There were some start-up kind of drags that come from working as an alliance. Could we have done this more rapidly by ourselves? Yes. Should we have done it by ourselves? No. For the United States to have taken this action in Europe without Europe is unthinkable.

So there was a cost to operating with an alliance, particularly at the beginning. How do you select targets? How do you make those decisions? I think it took us a while to raise the level of consensus in the alliance. But I don't think it was decisive. In the end the alliance stayed together and prevailed.


Q: So on the moral question of whether you did everything you could to deter and eventually stop ethnic cleansing, your conscience is at rest?

A: In Bosnia, it took us three and a half years to really be able to bring sustained power to bear. I regret that. I wish we could have acted more quickly.

The Europeans were there, as you remember, as U.N. forces on the ground. They were unwilling, therefore, to use air power without pulling out the humanitarian ground forces, and it created this kind of bizarre situation in which the humanitarian force on the ground almost was protecting the Serb assault. So when I look back on Bosnia, I do wish we had been able to push our allies more quickly to get involved.

But I think here we acted about as quickly as we could.


Q: Since the end of the war in Kosovo, President Clinton has said the international community should act, as a general principle, to stop ethnic cleansing and genocide. Is this a "Clinton Doctrine"?

A: I instinctively resist doctrine, but I think it is a principle that we have established in Kosovo: There are some activities that governments engage in, such as genocide or ethnic cleansing, that we cannot ignore. That doesn't necessarily mean we have a military response in every situation. We have to have the capacity to act, as the president has indicated.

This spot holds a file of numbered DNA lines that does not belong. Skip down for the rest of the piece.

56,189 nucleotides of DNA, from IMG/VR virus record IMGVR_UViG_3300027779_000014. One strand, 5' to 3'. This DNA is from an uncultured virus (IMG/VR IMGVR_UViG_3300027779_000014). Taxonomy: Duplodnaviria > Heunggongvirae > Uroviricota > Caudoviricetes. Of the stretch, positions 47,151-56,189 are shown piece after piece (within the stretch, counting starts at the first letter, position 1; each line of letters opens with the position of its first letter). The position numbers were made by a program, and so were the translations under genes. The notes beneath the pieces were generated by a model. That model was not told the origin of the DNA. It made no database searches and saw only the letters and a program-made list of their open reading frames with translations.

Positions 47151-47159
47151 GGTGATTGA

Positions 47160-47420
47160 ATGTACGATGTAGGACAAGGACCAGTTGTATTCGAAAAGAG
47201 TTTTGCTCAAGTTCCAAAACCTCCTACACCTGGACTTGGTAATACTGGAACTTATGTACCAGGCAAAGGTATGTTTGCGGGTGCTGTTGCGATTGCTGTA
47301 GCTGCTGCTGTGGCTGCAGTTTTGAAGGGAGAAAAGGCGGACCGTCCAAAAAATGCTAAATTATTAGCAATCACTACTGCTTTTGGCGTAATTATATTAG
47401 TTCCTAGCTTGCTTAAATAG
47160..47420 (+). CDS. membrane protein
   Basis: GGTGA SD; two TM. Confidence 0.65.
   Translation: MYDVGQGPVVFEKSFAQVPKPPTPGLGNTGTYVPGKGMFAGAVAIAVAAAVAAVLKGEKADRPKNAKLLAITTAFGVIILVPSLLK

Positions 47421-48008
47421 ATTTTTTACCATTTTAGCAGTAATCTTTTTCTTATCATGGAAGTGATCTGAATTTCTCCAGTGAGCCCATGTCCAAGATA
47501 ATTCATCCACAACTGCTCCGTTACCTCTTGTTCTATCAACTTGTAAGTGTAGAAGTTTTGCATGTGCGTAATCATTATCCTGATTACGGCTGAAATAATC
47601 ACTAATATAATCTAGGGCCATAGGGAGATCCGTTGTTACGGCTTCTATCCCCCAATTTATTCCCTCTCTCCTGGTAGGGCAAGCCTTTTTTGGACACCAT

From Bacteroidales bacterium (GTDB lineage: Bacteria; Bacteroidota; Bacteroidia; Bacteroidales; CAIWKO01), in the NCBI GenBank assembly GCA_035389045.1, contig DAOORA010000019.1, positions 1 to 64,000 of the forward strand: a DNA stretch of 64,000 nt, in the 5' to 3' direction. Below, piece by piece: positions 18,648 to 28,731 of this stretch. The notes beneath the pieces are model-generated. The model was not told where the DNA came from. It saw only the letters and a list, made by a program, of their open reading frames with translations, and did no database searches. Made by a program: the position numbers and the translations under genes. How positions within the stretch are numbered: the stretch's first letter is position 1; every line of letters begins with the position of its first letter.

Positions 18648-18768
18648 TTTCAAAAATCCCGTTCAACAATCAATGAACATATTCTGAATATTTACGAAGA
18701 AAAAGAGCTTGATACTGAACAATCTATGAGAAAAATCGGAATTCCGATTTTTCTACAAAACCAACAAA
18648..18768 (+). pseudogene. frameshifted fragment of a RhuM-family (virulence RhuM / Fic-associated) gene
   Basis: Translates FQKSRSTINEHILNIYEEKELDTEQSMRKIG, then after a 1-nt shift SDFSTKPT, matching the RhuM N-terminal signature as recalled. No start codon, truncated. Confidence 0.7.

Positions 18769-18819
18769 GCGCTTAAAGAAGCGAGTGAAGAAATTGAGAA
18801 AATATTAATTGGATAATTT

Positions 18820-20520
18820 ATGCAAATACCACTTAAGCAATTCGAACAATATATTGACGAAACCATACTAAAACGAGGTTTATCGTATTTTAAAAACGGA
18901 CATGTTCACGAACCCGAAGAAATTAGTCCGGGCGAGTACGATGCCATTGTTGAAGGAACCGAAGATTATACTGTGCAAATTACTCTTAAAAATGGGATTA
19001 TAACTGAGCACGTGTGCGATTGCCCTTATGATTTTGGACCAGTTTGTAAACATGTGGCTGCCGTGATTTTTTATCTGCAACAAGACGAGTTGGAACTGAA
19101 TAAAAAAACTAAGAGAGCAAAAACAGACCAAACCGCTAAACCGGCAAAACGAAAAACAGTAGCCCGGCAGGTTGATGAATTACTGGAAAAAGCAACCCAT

In Kosovo, we had a national interest as well: 1.8 million refugees awash in Southeastern Europe is inherently unstable. There's no question in my mind that it would have destabilized Albania, Macedonia, perhaps Hungary, and we would have had a wider war in Europe. We would have been faced with a bigger mess that we would have had to deal with later this year or next year. Where there is genocide or ethnic cleansing, where we have the capacity to act as we did here with NATO, where we have a national interest, I believe we should act.


Q: How do you respond to critics who say you wouldn't have done it anywhere other than Europe?

A: As I said, a military response is one way to respond to these situations; in other situations there may be other kinds of responses that are diplomatic or peacekeeping or sanctions or other forms of international pressure.

The president has often raised Rwanda [where ethnic Hutu extremists killed more than 500,000 people, mostly ethnic Tutsis, in 1994] and said he wishes we had acted more quickly. But we certainly couldn't have acted in Rwanda militarily. It's difficult to stop people going after each other with machetes with an F-16.


Q: But didn't the U.N. commander in Rwanda say 5,000 Western troops could have had a significant impact just by patrolling?

A: I think those are things we need to look at. That is: In that situation or in future situations, could a safe haven of some sort that the international community would set up under U.N. auspices have been beneficial?

In Europe, we have NATO that has the capacity to act. That capacity does not exist in some other parts of the world. That's one reason we have tried to build what we call the African Crisis Response Initiative, training individual units in African countries so they can come together as a peacekeeping or peace-enforcing force, to give Africa a greater capability to deal with some of the crises and some of the conflicts taking place there.